“We have vegetable waste and we do composting here itself,” adding that everything is recycled in the garden, including the fish water for the plants. He explains the many factors that contribute to the manure he uses for his plants - including wastage from the chicken coop, cow dung and urine, the groundnut cake wastage from mills, which are mixed with water and cultured for the plants.

He maintains a zero-wastage policy as he says and his garden is filled with recycled items from garbage, not even the wooden chairs and the bench that is placed to look like a comfortable living room. The tubs that are filled with fish water, were picked up from the trash too. “We haven’t spent any from our pockets,” he says. “This is all recycled - people keep throwing stuff, I don’t know why. The tubs I re-used for the fish tanks and water lilies. I have used lots of tubs for cultivation purposes and drilled holes into them. Most of the pots that you see are from outside.”

Advice for beginners?

Keep in mind the space and budget for designing your garden - don’t splurge unnecessarily, invest valuable time without knowing the basics and repent later. Look at growing vegetables that are easy and quick to grow, first. “The quickest way to save money by using your garden is by looking at what you spend the money on. Look at the vegetables that you buy regularly from a supermarket, grocery or farm shop,” says Yutuc. She emphasises, you don’t have to start with five plants at the same time - you can start with just two types of vegetables, and once you understand it better, you can add more vegetables till you get used to the process. Also, opt for sustainable plants and materials that are locally available to conserve water, so you can reduce your time and energy maintaining them. “Keep everything basic, it will never go out of style,” says Bhatnagar.

Dealing with climate

Growing tomatoes
Growing tomatoes Image Credit: Supplied

The biggest hurdles come from unpredictable and fluctuating temperatures, which can throw a spanner in the works. Nevertheless, there are ways to work around it - and it all comes back to careful planning and vigilance. Vengaserry has found a painstakingly difficult solution and a bit of a ‘headache’, but it’s a small price to pay, he says rather optimistically. “After June, it will be so difficult for vegetables. Initially, in the past few years, we were spraying water thrice a day - you need to pay constant attention to it. So now what I have done, is that I have installed this drip irrigation system and a mist - the mist system is connected everywhere, and that is co-ordinated with timers and it is a very big headache, and I need to keep checking on it morning and evening. The mist helps us to maintain the temperature in the hot climate.”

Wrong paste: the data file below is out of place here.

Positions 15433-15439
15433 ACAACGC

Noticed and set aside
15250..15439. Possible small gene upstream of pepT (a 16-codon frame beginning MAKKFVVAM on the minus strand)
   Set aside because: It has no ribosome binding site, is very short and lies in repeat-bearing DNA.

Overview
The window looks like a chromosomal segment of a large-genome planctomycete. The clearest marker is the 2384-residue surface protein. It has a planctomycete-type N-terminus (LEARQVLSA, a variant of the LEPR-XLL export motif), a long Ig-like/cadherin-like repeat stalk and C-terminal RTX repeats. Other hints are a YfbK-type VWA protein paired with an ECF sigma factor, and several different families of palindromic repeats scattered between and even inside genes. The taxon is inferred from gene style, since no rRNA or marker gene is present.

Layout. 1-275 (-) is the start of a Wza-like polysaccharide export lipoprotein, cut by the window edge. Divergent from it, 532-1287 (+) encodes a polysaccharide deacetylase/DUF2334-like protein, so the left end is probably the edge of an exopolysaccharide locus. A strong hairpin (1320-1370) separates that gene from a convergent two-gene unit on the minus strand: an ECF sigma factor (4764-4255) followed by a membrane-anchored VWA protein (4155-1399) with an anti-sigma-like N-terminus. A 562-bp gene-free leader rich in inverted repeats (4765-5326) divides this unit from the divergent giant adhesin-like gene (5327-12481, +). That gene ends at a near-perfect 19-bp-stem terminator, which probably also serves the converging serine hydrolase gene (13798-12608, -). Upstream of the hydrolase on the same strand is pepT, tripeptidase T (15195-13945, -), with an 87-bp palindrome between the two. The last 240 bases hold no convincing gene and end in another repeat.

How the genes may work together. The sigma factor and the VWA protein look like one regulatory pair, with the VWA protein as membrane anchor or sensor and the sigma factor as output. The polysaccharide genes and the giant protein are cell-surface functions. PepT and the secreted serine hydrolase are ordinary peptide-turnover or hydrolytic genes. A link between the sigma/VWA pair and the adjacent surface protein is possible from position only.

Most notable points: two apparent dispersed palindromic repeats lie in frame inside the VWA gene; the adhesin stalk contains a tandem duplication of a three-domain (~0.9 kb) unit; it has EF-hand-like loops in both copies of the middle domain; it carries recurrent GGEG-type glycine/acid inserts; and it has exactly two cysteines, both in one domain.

What can you grow in your garden in the UAE?

Tortoises in a corner
Tortoises in a corner Image Credit: Supplied

Predicting weather is a messy business and this is where you need to plan ahead meticulously so that you don’t suffer any disappointments. “During summer, it is best to grow cucumber, eggplant, bell peppers, carrots, spinach, salad greens and summer fruits like watermelon, berries, cherries and figs. Winter is more enjoyable in growing produce like tangerine, lemon, mandarin, rhubarb, kiwi, avocado and herbs like mint, sage, rosemary, thyme, coriander, etc grow quickly during this season,” advises Bhatnagar.